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Article

What Do the First 597 Global Fungal Red List Assessments Tell Us about the Threat Status of Fungi?

by 1,2,3,*, 4, 2,3,5, 2,6,7, 8, 2,9,10, 4,11, 3,4, 2,3,12,13,14, 10, 4, 7,15,16, 17, 2,3,18, 19, 3,20, 21, 4,22, 7,17, 23, 24, 3,14,25,26, 7,27, 7,28, 3,29, 30, 7,14,31, 7,32 and 3,33add Show full author list remove Hide full author list
1
Chicago Botanic Garden, 1000 Lake Cook Road, Glencoe, IL 60022, USA
2
Fungal Conservation Committee, IUCN Species Survival Commission, Rue Mauverney 28, 1196 Gland, Switzerland
3
Mushroom, Bracket and Puffball Specialist Group, IUCN Species Survival Commission, Rue Mauverney 28, 1196 Gland, Switzerland
4
MIND.Funga/MICOLAB, Botany Department, Santa Catarina Federal University, Florianopolis 88040-900, Brazil
5
Royal Botanic Gardens Victoria, Birdwood Avenue, Melbourne, VIC 3004, Australia
6
Department of Biology, Eastern Washington University, 336 Pavilion, Cheney, Washington, DC 99004, USA
7
Lichen Specialist Group, IUCN Species Survival Commission, Rue Mauverney 28, 1196 Gland, Switzerland
8
Biodiversity Assessment & Knowledge Team, Centre for Science and Data, IUCN, The David Attenborough Building, Pembroke Street, Cambridge CB2 3QZ, UK
9
Global Center for Species Survival, Indianapolis Zoo, Indianapolis, IN 46222, USA
10
Royal Botanic Gardens, Kew, Richmond TW9 3AE, UK
11
Programa de Pos-Graduação em Botânica, Departamento de Ciências Biológicas, Universidade Estadual de Feira de Santana, Feira de Santana 44036-900, Brazil
12
Grupo BioMicro y Grupo de Microbiología Ambiental, Escuela de Microbiologia, Universidad de Antioquia UdeA, Antioquia, Medellin 050010, Colombia
13
Cup-Fungi, Truffles and Their Allies Specialist Group, IUCN Species Survival Commission, Rue Mauverney 28, 1196 Gland, Switzerland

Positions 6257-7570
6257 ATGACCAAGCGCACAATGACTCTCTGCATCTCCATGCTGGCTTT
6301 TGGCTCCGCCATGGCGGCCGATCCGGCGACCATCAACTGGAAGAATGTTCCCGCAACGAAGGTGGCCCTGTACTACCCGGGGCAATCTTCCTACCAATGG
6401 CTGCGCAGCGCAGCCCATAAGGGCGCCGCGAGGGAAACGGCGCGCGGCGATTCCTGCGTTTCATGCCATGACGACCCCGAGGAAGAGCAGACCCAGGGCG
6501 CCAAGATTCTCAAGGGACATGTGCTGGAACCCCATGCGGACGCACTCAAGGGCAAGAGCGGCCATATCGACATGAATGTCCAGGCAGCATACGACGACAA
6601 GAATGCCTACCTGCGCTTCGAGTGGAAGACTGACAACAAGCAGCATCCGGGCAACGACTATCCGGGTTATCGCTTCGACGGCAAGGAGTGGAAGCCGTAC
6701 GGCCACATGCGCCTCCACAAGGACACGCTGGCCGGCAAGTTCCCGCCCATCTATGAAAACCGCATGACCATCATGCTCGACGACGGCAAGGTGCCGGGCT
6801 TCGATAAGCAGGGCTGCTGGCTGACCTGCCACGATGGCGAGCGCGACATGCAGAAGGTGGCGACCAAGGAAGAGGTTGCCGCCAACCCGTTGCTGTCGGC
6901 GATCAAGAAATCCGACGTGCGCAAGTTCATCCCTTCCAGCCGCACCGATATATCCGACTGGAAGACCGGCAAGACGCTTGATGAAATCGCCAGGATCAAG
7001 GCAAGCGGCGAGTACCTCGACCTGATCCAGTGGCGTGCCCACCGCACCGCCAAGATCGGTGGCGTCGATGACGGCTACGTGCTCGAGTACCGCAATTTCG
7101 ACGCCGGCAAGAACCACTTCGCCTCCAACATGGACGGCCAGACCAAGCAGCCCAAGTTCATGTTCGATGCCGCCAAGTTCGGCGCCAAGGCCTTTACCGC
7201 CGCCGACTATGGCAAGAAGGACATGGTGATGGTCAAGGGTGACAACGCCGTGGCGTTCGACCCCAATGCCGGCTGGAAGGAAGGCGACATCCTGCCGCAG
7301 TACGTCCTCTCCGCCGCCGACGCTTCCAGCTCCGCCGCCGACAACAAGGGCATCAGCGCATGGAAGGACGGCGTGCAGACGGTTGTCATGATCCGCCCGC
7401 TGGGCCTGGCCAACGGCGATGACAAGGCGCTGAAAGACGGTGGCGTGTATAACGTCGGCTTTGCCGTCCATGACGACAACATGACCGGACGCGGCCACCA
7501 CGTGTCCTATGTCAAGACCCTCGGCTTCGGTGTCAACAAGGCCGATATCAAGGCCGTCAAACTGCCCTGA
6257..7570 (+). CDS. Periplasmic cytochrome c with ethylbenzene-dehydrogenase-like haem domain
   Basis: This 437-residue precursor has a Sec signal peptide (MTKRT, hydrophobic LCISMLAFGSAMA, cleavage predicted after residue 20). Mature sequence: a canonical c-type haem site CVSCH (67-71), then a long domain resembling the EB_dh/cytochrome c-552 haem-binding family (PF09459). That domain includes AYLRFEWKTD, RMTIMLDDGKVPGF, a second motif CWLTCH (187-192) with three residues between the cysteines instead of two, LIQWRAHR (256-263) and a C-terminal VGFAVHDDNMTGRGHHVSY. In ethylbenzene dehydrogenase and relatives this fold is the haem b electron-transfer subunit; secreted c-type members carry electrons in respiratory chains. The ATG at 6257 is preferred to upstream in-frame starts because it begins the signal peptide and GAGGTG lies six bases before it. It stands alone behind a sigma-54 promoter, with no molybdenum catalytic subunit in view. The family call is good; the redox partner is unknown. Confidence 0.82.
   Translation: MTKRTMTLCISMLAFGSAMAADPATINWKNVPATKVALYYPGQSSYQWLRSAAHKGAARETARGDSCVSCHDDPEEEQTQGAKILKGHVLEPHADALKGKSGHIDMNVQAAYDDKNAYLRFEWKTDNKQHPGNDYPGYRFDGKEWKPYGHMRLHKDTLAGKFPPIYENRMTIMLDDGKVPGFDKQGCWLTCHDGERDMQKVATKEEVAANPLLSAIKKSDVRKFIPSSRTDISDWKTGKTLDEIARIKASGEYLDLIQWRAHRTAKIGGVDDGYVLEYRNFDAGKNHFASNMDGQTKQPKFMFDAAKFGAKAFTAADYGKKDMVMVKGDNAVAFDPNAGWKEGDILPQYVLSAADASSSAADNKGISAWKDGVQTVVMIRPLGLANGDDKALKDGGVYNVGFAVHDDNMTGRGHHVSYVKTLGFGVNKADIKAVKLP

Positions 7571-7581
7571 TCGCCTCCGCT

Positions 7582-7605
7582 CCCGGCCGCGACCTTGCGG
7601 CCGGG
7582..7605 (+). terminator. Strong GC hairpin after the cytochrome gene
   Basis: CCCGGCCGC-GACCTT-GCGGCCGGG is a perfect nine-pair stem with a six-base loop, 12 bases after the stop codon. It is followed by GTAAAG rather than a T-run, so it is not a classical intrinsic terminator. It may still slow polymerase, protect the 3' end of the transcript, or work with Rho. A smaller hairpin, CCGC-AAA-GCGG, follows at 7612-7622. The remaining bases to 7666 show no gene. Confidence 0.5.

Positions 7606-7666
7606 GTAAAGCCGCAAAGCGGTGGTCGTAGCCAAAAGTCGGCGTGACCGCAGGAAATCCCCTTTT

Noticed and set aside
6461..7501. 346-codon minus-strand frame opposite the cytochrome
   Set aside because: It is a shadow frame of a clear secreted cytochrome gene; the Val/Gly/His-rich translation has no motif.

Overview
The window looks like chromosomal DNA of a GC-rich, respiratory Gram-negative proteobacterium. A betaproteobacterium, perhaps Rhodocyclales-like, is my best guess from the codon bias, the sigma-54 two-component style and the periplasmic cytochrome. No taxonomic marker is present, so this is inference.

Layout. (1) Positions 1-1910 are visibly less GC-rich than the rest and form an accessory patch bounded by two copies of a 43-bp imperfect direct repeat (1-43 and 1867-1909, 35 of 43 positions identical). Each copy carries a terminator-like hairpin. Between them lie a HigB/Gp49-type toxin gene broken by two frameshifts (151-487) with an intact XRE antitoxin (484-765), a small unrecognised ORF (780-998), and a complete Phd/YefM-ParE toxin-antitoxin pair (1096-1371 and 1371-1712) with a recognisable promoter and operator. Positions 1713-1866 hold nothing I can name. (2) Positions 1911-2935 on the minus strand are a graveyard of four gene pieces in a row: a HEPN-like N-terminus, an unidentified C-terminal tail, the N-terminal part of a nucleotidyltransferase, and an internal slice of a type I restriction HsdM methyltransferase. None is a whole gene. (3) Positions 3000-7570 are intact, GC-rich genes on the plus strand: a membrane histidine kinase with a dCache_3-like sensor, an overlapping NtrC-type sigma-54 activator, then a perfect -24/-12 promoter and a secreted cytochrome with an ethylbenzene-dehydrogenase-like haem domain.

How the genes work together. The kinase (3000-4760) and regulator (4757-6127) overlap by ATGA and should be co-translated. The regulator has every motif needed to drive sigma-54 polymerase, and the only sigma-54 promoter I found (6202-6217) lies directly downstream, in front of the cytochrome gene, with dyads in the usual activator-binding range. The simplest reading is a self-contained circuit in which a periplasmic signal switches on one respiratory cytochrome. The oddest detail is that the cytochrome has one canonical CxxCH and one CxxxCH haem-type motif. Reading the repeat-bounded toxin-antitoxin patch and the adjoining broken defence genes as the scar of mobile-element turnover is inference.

14
Grupo de Especialistas de Hongos de Colombia, Asociacion Colombiana de Micologia ASCOLMIC, Bogotá 111121, Colombia
15
Natural History Collections, 734 W Alameda Dr, Tempe, AZ 85282, USA
16
Galapagos Plant Specialist Group, IUCN Species Survival Commission, Rue Mauverney 28, 1196 Gland, Switzerland
17
The New York Botanical Garden, 2900 Southern Boulevard, Bronx, New York, NY 10458-5126, USA
18
Centre for Functional Ecology, University of Coimbra, 3000-456 Coimbra, Portugal
19
Department of Botany and Biodiversity Research, University of Vienna, Rennweg 14, 1030 Wien, Austria
20
Laboratory of Mycology, Institute of Botany, Nature Research Centre, Žaliųjų Ežerų Str. 49, LT-08406 Vilnius, Lithuania
21
Miljøfaglig Utredning, Gunnars veg 10, NO-6630 Tingvol, Norway
22
Department of Ecology and Evolutionary Biology, University of Colorado Boulder, Boulder, CO 80309, USA
23
Canadian Museum of Nature, 240 McLeod Street, Ottawa, ON K2P 2R1, Canada
24
Ruđer Bošković Institute, Bijenička Cesta 54, HR-10000 Zagreb, Croatia
25
Grupo de Investigación en Biología de Plantas y Microorganismos (BPM), Departamento de Biología, Facultad de Ciencias Naturales y Exactas, Universidad del Valle, 25360 Cali, Colombia
26
Calima, Fundación para la Investigación de la Biodiversidad y Conservación en el Trópico, 25360 Cali, Colombia
27
Department of Botany, National Museum of Nature and Science, 4-1-1 Amakubo, Tsukuba 305-0005, Japan
28
Santa Barbara Botanic Garden, 1212 Mission Canyon Road, Santa Barbara, CA 93105, USA
29
Department of Life Sciences, University of Siena, Via P.A. Mattioli 4, IT-53100 Siena, Italy
30
Institute of Ecology and Earth Sciences, University of Tartu, 2 J. Liivi St., 50409 Tartu, Estonia
31
Centro de Ciencias Biológicas, Facultad de Ciencias Básicas, Universidad Autonoma de Aguascalientes, Aguascalientes 20131, Mexico
32
Royal Botanic Garden Edinburgh, 20A Inverleith Row, Edinburgh EH3 5LR, UK
33
Department of Forest Mycology and Plant Pathology, Swedish University of Agricultural Sciences, 75007 Uppsala, Sweden
*
Author to whom correspondence should be addressed.
Diversity 2022, 14(9), 736; https://doi.org/10.3390/d14090736